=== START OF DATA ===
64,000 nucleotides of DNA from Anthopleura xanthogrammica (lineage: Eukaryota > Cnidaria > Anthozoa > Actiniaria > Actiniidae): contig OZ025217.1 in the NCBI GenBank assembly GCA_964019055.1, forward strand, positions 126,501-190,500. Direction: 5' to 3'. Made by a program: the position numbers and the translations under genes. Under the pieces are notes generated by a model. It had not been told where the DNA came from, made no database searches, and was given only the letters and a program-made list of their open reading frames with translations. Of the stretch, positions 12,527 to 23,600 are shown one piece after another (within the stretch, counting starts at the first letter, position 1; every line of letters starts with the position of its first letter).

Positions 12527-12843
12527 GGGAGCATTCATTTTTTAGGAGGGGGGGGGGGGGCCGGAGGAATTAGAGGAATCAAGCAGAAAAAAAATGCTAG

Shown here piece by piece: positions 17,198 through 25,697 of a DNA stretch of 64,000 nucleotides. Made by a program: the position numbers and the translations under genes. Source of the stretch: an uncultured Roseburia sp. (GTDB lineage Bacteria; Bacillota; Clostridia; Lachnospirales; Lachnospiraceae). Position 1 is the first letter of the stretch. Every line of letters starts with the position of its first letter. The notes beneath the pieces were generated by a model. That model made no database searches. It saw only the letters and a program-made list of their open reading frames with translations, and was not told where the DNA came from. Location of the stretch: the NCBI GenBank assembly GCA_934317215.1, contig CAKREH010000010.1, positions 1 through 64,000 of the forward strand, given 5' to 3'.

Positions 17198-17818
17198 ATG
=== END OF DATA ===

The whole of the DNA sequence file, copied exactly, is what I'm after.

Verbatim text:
64,000 nucleotides of DNA from Anthopleura xanthogrammica (lineage: Eukaryota > Cnidaria > Anthozoa > Actiniaria > Actiniidae): contig OZ025217.1 in the NCBI GenBank assembly GCA_964019055.1, forward strand, positions 126,501-190,500. Direction: 5' to 3'. Made by a program: the position numbers and the translations under genes. Under the pieces are notes generated by a model. It had not been told where the DNA came from, made no database searches, and was given only the letters and a program-made list of their open reading frames with translations. Of the stretch, positions 12,527 to 23,600 are shown one piece after another (within the stretch, counting starts at the first letter, position 1; every line of letters starts with the position of its first letter).

Positions 12527-12843
12527 GGGAGCATTCATTTTTTAGGAGGGGGGGGGGGGGCCGGAGGAATTAGAGGAATCAAGCAGAAAAAAAATGCTAG

Shown here piece by piece: positions 17,198 through 25,697 of a DNA stretch of 64,000 nucleotides. Made by a program: the position numbers and the translations under genes. Source of the stretch: an uncultured Roseburia sp. (GTDB lineage Bacteria; Bacillota; Clostridia; Lachnospirales; Lachnospiraceae). Position 1 is the first letter of the stretch. Every line of letters starts with the position of its first letter. The notes beneath the pieces were generated by a model. That model made no database searches. It saw only the letters and a program-made list of their open reading frames with translations, and was not told where the DNA came from. Location of the stretch: the NCBI GenBank assembly GCA_934317215.1, contig CAKREH010000010.1, positions 1 through 64,000 of the forward strand, given 5' to 3'.

Positions 17198-17818
17198 ATG